Unless, you’re my dad.
Dad was never a drinker, was unfailingly faithful to my mother, worked hard, prayed hard, and did most of the work on our cars. Yet, he was, no Ward Cleaver who often used his special brand of mischief to teach us life lessons.
My father raced motorcycles in his youth, and he never lets us forget it.
When it snowed, we would take the truck to an empty parking lot and do donuts. When we went over hills, he sped up so "we could get air."
My brother and I learned to drive in his '66 Mustang–by shifting gears at slightly higher speeds than necessary on access roads. I'm still afraid to ask Dad if he knew he was driving over the speed limit.
Ever been on an amusement park ride, and the chipper faded out so a disembodied voice could announce, "please keep your hands in the vehicle at all times"? If so, you were likely riding somewhere in the vicinity of my family.
"Keep off…" "Don’t touch…" "Do not enter…" Mere suggestions!
We constantly found ourselves looking over our shoulder, with jittery fears of being caught by a museum docent when dad had to crawl up to that historic plane cockpit "just to take a look" or pulling dad’s mangled body from a ditch because he wouldn’t remain seated.
He knew the importance of rules, as well as what rules he deemed important, having served in the military and in education. He knew when to stay in line, but also when to happily jump the turnstile.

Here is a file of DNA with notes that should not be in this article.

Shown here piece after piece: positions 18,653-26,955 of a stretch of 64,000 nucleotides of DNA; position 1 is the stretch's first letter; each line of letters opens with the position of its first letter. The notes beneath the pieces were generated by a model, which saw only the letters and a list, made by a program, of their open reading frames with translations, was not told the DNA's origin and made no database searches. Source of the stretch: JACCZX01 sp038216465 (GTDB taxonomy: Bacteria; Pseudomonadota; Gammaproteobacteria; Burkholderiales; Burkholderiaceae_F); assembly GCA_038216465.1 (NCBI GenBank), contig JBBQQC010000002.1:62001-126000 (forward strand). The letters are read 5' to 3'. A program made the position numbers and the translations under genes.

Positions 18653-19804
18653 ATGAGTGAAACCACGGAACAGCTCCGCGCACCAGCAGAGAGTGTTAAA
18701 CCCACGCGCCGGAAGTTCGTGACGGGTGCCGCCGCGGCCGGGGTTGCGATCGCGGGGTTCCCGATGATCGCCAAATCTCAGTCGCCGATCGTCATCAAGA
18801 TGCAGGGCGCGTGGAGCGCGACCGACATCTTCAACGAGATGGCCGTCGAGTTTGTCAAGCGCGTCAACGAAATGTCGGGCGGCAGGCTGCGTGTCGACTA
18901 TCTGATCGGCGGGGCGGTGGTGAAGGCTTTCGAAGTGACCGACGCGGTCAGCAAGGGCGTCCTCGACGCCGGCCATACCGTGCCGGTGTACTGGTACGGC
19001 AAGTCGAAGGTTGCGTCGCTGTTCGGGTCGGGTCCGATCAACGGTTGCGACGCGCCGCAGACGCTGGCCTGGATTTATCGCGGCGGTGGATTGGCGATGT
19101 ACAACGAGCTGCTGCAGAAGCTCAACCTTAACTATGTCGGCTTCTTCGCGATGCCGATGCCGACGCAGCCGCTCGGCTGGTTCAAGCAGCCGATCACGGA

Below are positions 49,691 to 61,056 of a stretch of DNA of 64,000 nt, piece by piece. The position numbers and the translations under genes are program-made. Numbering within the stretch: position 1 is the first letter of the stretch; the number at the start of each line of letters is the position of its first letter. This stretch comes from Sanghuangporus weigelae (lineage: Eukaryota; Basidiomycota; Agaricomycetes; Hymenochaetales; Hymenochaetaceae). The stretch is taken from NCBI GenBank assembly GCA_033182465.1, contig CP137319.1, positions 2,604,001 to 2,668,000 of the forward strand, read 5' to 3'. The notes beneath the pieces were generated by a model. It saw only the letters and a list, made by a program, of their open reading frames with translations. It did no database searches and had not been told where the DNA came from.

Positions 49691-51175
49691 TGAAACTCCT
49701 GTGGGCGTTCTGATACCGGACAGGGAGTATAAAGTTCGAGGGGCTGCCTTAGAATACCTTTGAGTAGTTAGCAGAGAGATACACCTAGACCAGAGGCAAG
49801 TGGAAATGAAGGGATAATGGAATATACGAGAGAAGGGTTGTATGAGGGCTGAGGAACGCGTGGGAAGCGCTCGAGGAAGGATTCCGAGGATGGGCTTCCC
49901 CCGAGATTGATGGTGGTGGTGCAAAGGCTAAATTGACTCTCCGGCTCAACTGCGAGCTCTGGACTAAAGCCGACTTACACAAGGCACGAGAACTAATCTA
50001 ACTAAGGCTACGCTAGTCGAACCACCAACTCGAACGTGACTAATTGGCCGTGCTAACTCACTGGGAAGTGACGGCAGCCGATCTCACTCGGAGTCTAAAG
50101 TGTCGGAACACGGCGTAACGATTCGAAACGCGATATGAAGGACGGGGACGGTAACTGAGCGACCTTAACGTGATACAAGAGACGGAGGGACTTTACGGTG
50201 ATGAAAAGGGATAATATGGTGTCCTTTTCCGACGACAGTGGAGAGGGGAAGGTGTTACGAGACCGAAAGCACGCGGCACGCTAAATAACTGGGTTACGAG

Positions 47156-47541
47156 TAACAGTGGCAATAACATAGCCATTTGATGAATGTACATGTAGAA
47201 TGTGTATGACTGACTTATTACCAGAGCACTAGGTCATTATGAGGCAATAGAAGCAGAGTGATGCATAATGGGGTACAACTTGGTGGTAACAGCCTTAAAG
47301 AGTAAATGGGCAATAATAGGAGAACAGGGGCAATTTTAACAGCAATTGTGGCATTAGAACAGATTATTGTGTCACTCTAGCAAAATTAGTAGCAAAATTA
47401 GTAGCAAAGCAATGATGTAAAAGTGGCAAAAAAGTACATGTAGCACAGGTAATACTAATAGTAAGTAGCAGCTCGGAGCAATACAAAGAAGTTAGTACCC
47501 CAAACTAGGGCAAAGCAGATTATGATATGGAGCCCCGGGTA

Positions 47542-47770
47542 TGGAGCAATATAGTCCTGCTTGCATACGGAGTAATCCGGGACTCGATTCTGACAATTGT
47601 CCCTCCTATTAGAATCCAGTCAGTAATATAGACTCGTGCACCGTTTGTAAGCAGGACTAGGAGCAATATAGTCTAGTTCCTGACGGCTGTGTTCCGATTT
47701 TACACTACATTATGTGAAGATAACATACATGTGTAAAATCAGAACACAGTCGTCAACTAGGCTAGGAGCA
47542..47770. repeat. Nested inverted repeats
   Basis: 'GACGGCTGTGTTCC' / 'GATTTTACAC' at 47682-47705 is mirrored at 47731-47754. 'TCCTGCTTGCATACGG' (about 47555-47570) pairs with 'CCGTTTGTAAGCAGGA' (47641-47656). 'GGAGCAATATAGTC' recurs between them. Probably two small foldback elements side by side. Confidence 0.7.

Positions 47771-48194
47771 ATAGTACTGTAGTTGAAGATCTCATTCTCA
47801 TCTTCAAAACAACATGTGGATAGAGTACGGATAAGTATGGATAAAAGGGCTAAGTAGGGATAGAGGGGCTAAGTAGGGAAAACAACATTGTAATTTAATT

One night, we were leaving a parking lot with one way in and one way out. My dad got in his car and headed straight out the entrance past the "Wrong Way" signs.
"Wow he didn't even see those signs," I said.
"Oh, he saw them," my husband answered.
There are no "Participation" ribbons in Dad's world.
He felt everyone should be allowed in the game, but no one needs a head start. That’s competition. Everyone deserves the right to try, but they also deserve to fail if they don’t have the skills, physical abilities, or practice. No “lowering standards” if someone couldn’t keep up.
However, my father encouraged and cheered on everyone on at school games where he served as superintendent. He told everyone they did a “great job.” This behavior didn’t go unnoticed by my brother, who specialized in adaptive physical education.
Embarrass Your Kids.
My ex-Air Force, racing dad had another side to him. He was in theatre in college, performed in Shakespeare productions, and modeled for rifle catalogs. Thus, he wasn’t embarrassed about anything.
He wasn't shy about making inappropriate comments to others or acting silly in public, and he felt the most uptight, "too cool for school" teenage years made for easy prey.
He'd stop and dance when music he liked came over an intercom, and, by far the worst offense, made sure any annoying waiter-infested singing presentation was enacted during special occasions.
To this day, I have an irrational fear of going out to eat on my birthday.
More than anything, however, he taught us:
Love your spouse. Love your children. Love your life. Nothing will ever be perfect. Chase "perfection," and you miss the wonderful things around you, flaws and all.
When we are all so scared of being politically incorrect, I offer my heartfelt love for that entire generation of old-school and "out dated," Manly Men. I thank him for teaching me how to be a strong woman.
Yes, my dad might be a relic of "less enlightened time," but like some of these relics, he was, and still is, priceless.